According to the AP, Manafort signed a $10 million contract starting in 2006 and maintained a “business relationship” with Deripaska until at least 2009. A longtime Republican campaign operative, Manafort confirmed to the AP that he had worked for Deripaska, though he “denied his work had been pro-Russian in nature.” A Deripaska rep issued this statement: “There was an agreement between Mr. Deripaska and Mr. Manafort to provide investment consulting services related to business interests of Mr Deripaska which now is a subject to legal claims.”
Such allegations and confirmations couldn’t possibly have landed in a more responsive news environment. There are two congressional investigations and an FBI probe into whether Trump campaign officials coordinated in any way with Russian officials interested in influencing the outcome of the 2016 presidential campaign. Thus far, investigators have found no evidence of collusion, as the New York Times has reported.
Perhaps this backdrop explains why Deripaska today took out paid advertisements in the Wall Street Journal and The Post to denounce the AP’s reporting.
Citing the AP’s contention that he contracted with Manafort to “greatly benefit the Putin government,” Deripaska pushes back: “I want to resolutely deny this malicious assertion and lie. I have never made any commitments or contracts with the obligation or purpose to covertly promote or advance ‘Putin’s Government’ interests anywhere in the world,” writes Deripaska. And sounding a bit litigious, Deripaska further states that “misleading stories like this one create a defamatory news flow and generate background information based on complete lies.”
Then comes the real purpose behind Deripaska’s ad: “I demand that any and all further dissemination of these allegations, by the AP or any other media outlet, must cease immediately.”
Sorry, Mr. Deripaska, but that’s not the way it works here. You cannot demand the cessation of media reporting on these allegations, especially on a day when you yourself took out paid advertisements that itself recycle those very allegations.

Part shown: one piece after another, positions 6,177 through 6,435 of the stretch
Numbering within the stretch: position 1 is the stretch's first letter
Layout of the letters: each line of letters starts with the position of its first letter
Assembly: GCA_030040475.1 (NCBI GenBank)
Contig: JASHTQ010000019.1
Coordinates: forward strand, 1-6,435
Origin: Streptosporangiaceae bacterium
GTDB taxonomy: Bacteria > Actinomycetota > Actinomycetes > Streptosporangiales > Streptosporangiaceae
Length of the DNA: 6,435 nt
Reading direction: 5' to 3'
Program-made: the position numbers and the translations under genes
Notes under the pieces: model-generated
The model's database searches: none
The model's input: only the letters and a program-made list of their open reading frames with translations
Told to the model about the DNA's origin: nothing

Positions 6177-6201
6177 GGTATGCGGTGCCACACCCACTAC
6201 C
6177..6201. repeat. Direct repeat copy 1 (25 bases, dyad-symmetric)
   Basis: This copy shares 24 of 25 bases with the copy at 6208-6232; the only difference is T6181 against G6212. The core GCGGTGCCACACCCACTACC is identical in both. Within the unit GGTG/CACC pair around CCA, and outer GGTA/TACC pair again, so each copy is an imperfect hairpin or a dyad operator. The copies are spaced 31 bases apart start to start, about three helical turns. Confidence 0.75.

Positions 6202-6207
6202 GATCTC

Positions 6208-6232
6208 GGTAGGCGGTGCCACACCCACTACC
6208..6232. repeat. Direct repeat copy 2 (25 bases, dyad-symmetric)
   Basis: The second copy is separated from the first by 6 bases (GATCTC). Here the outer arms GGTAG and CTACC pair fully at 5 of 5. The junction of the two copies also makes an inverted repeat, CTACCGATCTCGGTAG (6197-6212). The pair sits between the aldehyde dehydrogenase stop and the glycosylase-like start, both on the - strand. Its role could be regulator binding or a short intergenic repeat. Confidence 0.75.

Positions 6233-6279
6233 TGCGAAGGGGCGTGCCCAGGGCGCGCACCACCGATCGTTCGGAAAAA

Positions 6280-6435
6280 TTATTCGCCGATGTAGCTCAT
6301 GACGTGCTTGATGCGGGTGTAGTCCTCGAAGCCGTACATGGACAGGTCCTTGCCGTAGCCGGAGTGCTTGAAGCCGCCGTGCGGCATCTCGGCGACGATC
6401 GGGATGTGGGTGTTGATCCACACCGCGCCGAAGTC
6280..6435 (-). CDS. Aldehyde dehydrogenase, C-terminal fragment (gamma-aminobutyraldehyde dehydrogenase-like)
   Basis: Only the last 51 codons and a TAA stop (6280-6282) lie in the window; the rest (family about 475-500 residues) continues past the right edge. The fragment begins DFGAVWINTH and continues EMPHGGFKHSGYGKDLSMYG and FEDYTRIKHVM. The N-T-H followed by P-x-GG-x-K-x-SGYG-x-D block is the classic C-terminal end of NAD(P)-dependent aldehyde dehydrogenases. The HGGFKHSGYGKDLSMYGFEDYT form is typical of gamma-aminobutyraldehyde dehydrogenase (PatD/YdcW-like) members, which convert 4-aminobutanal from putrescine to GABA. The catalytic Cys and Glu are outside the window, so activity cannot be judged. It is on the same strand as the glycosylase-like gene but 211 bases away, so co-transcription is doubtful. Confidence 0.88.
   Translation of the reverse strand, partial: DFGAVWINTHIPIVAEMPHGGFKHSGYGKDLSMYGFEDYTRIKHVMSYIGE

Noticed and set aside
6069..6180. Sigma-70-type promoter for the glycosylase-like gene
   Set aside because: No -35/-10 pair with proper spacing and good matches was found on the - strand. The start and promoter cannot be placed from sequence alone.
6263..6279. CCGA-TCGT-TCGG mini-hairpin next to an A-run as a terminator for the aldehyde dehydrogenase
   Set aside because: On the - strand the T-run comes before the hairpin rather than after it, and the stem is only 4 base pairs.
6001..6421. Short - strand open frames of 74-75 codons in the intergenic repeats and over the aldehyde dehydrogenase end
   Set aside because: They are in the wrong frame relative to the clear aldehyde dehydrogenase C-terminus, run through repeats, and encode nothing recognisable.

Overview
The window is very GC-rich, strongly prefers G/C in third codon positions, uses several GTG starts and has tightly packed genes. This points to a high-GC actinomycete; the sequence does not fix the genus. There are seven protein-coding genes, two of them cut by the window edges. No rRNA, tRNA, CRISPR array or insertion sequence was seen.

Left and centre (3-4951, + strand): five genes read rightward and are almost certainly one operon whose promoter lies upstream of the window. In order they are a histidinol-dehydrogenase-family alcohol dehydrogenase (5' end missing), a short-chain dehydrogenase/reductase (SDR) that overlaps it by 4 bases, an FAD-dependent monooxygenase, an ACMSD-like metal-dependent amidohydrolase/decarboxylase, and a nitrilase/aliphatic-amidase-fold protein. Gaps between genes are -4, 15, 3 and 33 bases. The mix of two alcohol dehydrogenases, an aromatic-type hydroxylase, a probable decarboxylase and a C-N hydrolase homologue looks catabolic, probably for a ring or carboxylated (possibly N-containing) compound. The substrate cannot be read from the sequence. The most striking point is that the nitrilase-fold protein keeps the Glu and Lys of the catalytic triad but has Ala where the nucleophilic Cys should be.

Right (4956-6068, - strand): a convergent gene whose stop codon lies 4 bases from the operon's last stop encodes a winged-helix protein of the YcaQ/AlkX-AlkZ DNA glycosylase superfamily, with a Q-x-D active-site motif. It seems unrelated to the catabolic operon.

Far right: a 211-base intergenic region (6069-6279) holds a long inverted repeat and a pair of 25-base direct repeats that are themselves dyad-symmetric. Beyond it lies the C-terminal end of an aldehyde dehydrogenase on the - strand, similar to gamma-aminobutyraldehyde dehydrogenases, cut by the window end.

The gripe here appears to concern precisely what Manafort did for Deripaska, since there is no dispute that there was a paid business relationship. Deripaska’s rep insists that the work was narrowly aimed at improving the oligarch’s business interests; the AP, based on documents, takes a broader interpretation. “AP Exclusive: Before Trump job, Manafort worked to aid Putin,” reads the story’s headline. To bolster that claim, the AP cites, in part, a memo from Manafort that “proposed extending his existing work in eastern Europe to Uzbekistan, Tajikistan and Georgia, where he pledged to bolster the legitimacy of governments friendly to Putin and undercut anti-Russian figures through political campaigns, nonprofit front groups and media operations.”
Should Deripaska wish to get into the finer points of Manafort’s undertakings, perhaps he should provide more details on the scope of work. Until then, we’ll just note the rather bulky overlap between the interests of Deripaska and Putin. And one thing: Why can’t a bona fide Russian billionaire/oligarch do a bit better than a quarter-page newspaper ad? Was a full-pager really going to break the budget of this aluminum magnate?
For its part, AP spokeswoman Lauren Easton tells the Erik Wemple Blog, “We stand by our reporting.” There has been no retraction or correction request from Deripaska, says Easton in an email.